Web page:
I dont think this poem is depressing, but uplifting.
I think he is selfish at the beginning, focusing on himself, "my best poem". He focuses on how things reflect on him, and has led a charmed life. The poem shows how he grows and changes like the almond tree. By accepting life isnt perfect and doesnt always turn out how you plan it, you can deal with things and get the best out of life, "to live is to suffer, to suffer is to live".
p.s. just because you dont have a Down's Syndrome child doesnt mean you cant get meaning out of the poem regardless-the point of poetry.

12:41 AM, January 27, 2008  
Blogger Joanney said...

I really love this poem.

Sad I know, but the total honesty is incredible. The complete change in his feelings towards the baby from the sheer excitement of becoming a father for the first time to actually being willing to abandon his only son because he has Down's Syndrome is harrowingly honest, but I appreciate that the poet could be so open.

When the poet realises how self-centred he had been and returned to his son, I felt a huge sense of joyous relief. But that isn't the most important part of his awakening. The fact that his blossoming was under a blossoming almond tree is extremely symbolic. For centuries, the almond tree has been seen as a symbol of awakening and hope. Also, when an almond tree blossoms it is abrupt and painful, much like the poet's own blossoming. He had to go through the pain of bluntly being told of his son's illness by an unprofessional doctor to see his selfishness and become a better person.

This is an interesting view on life, one which I fully agree with. To become a better person you have to be able to get through the hard times that you have to face. And that's why I love the poem so much. It gives the reader a sense of hope, knowing that the difficulties that they have to face are making them a better person in the long run.

3:30 AM, April 26, 2008  
Anonymous Richard said...

Here's the missing final stanza, which Stallworthy later felt made too obviously explicit what was better left implied. Rather like the final omitted verse of Procol Harum's WSofP or the 'lost' last chapter of Picnic at Hanging Rock. But many people find it incredibly powerful.

You turn to the window for the first time.
I am called to the cot
to see your focus shift,
take tendril-hold on a shaft
of sun, explore its dusty surface, climb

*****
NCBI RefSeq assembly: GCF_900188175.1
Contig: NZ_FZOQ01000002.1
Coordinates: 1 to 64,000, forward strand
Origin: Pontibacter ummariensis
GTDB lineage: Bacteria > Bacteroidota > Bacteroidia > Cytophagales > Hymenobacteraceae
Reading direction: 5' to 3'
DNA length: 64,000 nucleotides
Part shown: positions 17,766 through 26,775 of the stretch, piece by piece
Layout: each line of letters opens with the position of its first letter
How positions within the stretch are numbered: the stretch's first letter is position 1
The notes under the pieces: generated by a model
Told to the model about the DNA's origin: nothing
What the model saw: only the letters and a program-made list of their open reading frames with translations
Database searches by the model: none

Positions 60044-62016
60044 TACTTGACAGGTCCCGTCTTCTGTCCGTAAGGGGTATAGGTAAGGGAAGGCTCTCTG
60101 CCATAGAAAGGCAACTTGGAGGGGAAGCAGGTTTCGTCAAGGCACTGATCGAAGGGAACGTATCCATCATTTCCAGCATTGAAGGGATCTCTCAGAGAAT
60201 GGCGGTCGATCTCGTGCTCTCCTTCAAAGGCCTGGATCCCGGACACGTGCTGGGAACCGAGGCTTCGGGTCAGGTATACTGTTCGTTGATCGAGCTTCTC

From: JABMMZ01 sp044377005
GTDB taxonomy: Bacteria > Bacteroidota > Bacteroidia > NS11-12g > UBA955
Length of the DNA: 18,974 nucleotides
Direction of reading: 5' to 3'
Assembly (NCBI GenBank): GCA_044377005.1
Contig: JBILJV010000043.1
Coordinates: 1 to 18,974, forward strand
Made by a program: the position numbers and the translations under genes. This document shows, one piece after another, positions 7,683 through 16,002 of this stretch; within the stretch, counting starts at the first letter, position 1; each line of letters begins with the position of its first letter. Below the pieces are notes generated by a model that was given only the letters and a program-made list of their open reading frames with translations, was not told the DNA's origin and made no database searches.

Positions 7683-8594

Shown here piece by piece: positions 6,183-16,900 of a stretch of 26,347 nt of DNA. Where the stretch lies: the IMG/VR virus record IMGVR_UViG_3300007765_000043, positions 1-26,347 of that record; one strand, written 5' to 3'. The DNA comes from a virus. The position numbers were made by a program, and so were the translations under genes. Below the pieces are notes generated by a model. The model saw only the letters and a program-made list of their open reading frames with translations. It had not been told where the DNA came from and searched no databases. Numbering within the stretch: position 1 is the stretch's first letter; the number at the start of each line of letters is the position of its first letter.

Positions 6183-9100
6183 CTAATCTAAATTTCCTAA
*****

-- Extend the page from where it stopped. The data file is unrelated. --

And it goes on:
to an eye you cannot

meet. You have a sickness they cannot heal
the doctors say: locked in
your body you will remain.
Well, I have been locked in mine.
We will tunnel each other out. You seal
the covenant with a grin.

In the days we have known one another,
my little mongol love,
I have learnt more from your lips
than you will from mine perhaps:
I have learnt that to live is to suffer,
To suffer is to live.

5:00 AM, May 26, 2008  
Blogger bibliobibuli said...

richard - i thought i remembered these lines ... must have come to this poem through the earlier version. thanks very much.

1:43 PM, May 31, 2008  
Anonymous Anonymous said...

currently writing an essay about how stallworthy uses imagery to convey emotion - such a sad, yet beautiful peom

3:17 AM, November 03, 2010  
Anonymous Anonymous said...

What a ridiculous statement Tabitha has made. This poem isn't aimed purely at young men who have fathered a handi-capped child. It expresses the changing series of emotions we experience during fatherhood, which is exemplified by his child having a handicap, maturing as an individual and adapting to life changing situations. Significantly it conveys that we cannot live a rich full life without first experiencing some pain first - this is something everyone can relate to.
I do not "idolise" Stallworthy but I can appreciate the deep emotional impact and beauty of this poem.

4:15 AM, December 15, 2010  
Anonymous Helen said...

Richard thanks so much for providing the final stanza i couldn't find it anywhere. As an ageing midwife i remember first reading this poem as a teenager, over 35 years ago and have never forgotten how beautifully poignant it was. I realise that the terminology for Downs syndrome that he uses is very non PC but the sentiment is still so powerful and for me the image of his young son sealing the covenant with a grin emphasises their growing love for each other.

9:13 AM, January 16, 2011  
Anonymous Anonymous said...

I heard this poem for the first time yesterday on poetry please last night as I drove to collect my two youngest children , both have Down syndrome , after a weekend with their father , they are not sick nor suffering , they are emotionally intelligent , gentle and the kindest people I have ever met , they are of course different from each other as chalk is to cheese , I refer to them as the guru and the prophet ,
The poem perfectly expressed the sweeping flood of emotion and 'death. ' of our perceptions and naive beliefs .
The iuse of farthing , I loved , both as an endearment , and I read it as far - thing , which was familiar to me particularly with my son , he seemed so far away and distant ,quiet and self contained that i myself wrote a poem about his inhabiting a spun off planet that I would strive to learn to breathe in also, my children are my flesh and blood my continuation ,I have 5 and they are the treasure of life , I salute Jon Stallworthy for this piece .

4:59 PM, May 27, 2013